- Always wash your face before going to sleep at night, making sure that your eyelids and eyelashes are clean.
- Don’t forget to remove your eye makeup carefully before going to sleep at night regardless if you are tired or not.
- If you notice some early symptoms of blepharitis, avoid putting eye makeup at all.
- Don’t use your contaminated makeup products. Replace them to prevent blepharitis from developing again.
- If you have blepharitis already and are experiencing irritation or itchiness in the eyes, you must avoid rubbing your eyes, no matter what. Rubbing your eyes when you have blepharitis can result in further contamination.
- Always use an anti-dandruff shampoo to get rid of scalp dandruff and to prevent it from falling on your eyelashes.
- Don’t wear contact lenses until the symptoms and complications of blepharitis have been treated. Make sure that you always clean your contact lenses before you wear them.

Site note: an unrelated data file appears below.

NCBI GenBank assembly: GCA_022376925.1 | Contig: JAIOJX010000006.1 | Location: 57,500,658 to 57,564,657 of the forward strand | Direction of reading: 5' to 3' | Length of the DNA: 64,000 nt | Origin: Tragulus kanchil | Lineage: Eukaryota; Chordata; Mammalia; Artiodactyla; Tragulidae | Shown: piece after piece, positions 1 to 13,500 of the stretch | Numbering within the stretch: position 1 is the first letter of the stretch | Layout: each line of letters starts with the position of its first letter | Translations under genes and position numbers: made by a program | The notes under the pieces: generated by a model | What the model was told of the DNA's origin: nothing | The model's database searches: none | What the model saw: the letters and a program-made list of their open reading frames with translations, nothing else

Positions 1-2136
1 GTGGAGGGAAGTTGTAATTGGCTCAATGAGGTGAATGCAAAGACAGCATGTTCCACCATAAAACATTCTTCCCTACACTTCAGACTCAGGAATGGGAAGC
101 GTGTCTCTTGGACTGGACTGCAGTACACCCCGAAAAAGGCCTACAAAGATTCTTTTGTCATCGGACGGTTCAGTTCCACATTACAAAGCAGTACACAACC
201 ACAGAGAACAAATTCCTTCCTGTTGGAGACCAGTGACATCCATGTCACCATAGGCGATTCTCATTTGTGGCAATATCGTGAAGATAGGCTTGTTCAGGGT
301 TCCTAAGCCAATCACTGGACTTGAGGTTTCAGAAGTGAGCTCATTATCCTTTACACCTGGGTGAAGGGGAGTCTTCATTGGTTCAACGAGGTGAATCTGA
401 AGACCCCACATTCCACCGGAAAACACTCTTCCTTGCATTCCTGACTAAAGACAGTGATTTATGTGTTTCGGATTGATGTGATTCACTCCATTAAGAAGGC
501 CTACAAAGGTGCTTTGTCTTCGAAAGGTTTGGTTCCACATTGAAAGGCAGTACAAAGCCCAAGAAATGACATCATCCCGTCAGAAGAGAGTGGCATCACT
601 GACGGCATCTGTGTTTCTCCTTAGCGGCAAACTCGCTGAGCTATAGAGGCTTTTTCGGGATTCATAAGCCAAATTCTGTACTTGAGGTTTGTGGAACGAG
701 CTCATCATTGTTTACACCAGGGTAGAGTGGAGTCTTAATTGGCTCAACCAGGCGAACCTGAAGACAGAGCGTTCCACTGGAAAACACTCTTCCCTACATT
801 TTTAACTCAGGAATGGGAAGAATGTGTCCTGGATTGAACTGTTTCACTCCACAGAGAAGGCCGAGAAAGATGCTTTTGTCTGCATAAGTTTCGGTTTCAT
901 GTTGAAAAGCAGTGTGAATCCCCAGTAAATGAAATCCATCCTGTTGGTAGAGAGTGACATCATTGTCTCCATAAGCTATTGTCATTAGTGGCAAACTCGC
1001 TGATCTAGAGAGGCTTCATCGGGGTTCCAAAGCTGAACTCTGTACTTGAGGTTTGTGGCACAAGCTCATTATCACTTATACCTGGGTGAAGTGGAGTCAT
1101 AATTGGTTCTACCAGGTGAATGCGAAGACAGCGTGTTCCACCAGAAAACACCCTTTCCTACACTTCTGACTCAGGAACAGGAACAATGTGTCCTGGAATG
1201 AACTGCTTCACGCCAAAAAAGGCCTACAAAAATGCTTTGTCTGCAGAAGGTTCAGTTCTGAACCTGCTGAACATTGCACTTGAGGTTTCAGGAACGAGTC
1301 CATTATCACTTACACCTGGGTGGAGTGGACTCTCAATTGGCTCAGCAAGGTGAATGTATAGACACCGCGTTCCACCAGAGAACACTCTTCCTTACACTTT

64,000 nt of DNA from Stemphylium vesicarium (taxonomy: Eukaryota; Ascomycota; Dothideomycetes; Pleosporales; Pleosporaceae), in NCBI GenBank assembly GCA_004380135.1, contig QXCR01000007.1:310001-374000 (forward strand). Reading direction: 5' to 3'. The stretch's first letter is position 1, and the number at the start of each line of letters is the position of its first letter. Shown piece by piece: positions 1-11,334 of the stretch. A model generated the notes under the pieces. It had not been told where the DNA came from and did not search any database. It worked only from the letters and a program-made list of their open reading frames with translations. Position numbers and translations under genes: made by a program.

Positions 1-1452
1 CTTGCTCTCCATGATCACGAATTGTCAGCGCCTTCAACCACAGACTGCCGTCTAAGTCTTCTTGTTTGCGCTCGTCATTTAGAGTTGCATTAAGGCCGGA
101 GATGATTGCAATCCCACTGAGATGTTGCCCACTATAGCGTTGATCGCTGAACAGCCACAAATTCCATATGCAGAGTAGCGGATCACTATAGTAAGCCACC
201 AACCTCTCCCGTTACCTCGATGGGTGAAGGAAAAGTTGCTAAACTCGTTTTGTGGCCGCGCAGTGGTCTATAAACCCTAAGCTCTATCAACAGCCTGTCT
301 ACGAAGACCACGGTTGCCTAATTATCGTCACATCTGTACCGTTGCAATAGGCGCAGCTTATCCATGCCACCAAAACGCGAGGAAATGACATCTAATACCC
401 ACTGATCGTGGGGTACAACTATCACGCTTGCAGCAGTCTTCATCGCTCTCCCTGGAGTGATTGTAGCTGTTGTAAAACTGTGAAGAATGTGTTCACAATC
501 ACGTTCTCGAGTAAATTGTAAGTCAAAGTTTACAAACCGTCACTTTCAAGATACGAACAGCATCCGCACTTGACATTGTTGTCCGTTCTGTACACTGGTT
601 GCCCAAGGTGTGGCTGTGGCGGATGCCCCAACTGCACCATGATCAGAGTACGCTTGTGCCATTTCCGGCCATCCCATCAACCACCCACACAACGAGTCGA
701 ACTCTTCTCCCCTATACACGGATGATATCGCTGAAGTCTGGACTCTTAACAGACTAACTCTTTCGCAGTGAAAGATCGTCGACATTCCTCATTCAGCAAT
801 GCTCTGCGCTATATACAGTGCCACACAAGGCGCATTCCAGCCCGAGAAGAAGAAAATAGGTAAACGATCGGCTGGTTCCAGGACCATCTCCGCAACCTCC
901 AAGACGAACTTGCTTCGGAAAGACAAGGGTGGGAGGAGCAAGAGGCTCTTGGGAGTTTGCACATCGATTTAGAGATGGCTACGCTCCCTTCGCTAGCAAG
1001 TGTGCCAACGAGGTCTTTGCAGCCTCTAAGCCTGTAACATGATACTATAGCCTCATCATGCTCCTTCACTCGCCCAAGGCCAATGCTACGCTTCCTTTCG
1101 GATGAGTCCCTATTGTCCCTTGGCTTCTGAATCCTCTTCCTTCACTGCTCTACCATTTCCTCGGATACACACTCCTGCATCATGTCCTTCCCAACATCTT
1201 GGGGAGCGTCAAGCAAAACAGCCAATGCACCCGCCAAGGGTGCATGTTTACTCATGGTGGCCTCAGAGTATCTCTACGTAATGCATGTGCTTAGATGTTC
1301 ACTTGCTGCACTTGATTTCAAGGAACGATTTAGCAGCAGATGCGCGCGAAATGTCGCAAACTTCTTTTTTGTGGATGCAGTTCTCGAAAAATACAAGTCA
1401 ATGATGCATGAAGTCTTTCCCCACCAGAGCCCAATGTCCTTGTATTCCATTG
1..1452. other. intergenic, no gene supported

- Always maintain proper hygiene so you can be free from bacteria.
Proper Hygiene and Preventive Care Can Help
Blepharitis is tough to deal with. You may be able to treat it now, but there’s still a good chance that it will occur on your eyelids again. Although blepharitis does not pose any threat to your eyesight, it can still cause some serious problems for you. Not only does it annoy you, but blepharitis can also be embarrassing since this condition is usually attributed to poor hygiene. So if you don’t want to suffer from blepharitis, be sure to observe proper hygiene all the time, follow the preventive tips mentioned above and seek blepharitis treatment from a professional.
About The Author:
Lily Pierce’s creative and enthusiastic writing spirit remains in all of her pieces, and this is evident with her contributions for Dry Eyes Clinic particularly on blepharitis treatment. Her passion to create informative and accessible materials for her readers have motivated her to continuously find ways to improve upon her craft. As a writer, Lily loves writing on issues about health and fitness, and outside of work, you can find Lily enjoying a good meal in one of the local restaurants.